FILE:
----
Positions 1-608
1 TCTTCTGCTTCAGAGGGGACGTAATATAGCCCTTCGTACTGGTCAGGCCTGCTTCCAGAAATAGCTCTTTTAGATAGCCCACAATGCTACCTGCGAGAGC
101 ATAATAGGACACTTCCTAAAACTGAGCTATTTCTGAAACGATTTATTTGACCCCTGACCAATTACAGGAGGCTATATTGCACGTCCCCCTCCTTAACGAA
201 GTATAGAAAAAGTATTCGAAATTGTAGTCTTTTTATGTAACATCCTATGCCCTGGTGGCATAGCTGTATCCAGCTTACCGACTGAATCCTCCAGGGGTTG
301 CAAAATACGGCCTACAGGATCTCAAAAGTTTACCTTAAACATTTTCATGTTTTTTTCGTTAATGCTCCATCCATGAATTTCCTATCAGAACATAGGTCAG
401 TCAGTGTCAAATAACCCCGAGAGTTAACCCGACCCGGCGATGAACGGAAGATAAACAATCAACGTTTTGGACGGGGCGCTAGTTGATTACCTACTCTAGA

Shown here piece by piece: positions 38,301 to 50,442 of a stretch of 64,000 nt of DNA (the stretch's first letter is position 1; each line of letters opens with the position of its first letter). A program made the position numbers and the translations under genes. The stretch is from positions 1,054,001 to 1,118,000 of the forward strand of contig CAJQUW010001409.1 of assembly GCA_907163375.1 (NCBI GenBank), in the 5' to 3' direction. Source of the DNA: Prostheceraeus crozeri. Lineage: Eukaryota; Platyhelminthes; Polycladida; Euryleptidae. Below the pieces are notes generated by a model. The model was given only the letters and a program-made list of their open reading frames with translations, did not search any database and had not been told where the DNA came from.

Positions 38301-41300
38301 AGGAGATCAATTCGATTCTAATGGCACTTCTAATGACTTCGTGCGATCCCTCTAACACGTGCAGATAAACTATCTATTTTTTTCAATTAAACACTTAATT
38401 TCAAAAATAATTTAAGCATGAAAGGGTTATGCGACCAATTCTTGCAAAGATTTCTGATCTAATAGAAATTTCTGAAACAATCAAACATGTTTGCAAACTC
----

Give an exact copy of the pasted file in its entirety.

Positions 1-608
1 TCTTCTGCTTCAGAGGGGACGTAATATAGCCCTTCGTACTGGTCAGGCCTGCTTCCAGAAATAGCTCTTTTAGATAGCCCACAATGCTACCTGCGAGAGC
101 ATAATAGGACACTTCCTAAAACTGAGCTATTTCTGAAACGATTTATTTGACCCCTGACCAATTACAGGAGGCTATATTGCACGTCCCCCTCCTTAACGAA
201 GTATAGAAAAAGTATTCGAAATTGTAGTCTTTTTATGTAACATCCTATGCCCTGGTGGCATAGCTGTATCCAGCTTACCGACTGAATCCTCCAGGGGTTG
301 CAAAATACGGCCTACAGGATCTCAAAAGTTTACCTTAAACATTTTCATGTTTTTTTCGTTAATGCTCCATCCATGAATTTCCTATCAGAACATAGGTCAG
401 TCAGTGTCAAATAACCCCGAGAGTTAACCCGACCCGGCGATGAACGGAAGATAAACAATCAACGTTTTGGACGGGGCGCTAGTTGATTACCTACTCTAGA

Shown here piece by piece: positions 38,301 to 50,442 of a stretch of 64,000 nt of DNA (the stretch's first letter is position 1; each line of letters opens with the position of its first letter). A program made the position numbers and the translations under genes. The stretch is from positions 1,054,001 to 1,118,000 of the forward strand of contig CAJQUW010001409.1 of assembly GCA_907163375.1 (NCBI GenBank), in the 5' to 3' direction. Source of the DNA: Prostheceraeus crozeri. Lineage: Eukaryota; Platyhelminthes; Polycladida; Euryleptidae. Below the pieces are notes generated by a model. The model was given only the letters and a program-made list of their open reading frames with translations, did not search any database and had not been told where the DNA came from.

Positions 38301-41300
38301 AGGAGATCAATTCGATTCTAATGGCACTTCTAATGACTTCGTGCGATCCCTCTAACACGTGCAGATAAACTATCTATTTTTTTCAATTAAACACTTAATT
38401 TCAAAAATAATTTAAGCATGAAAGGGTTATGCGACCAATTCTTGCAAAGATTTCTGATCTAATAGAAATTTCTGAAACAATCAAACATGTTTGCAAACTC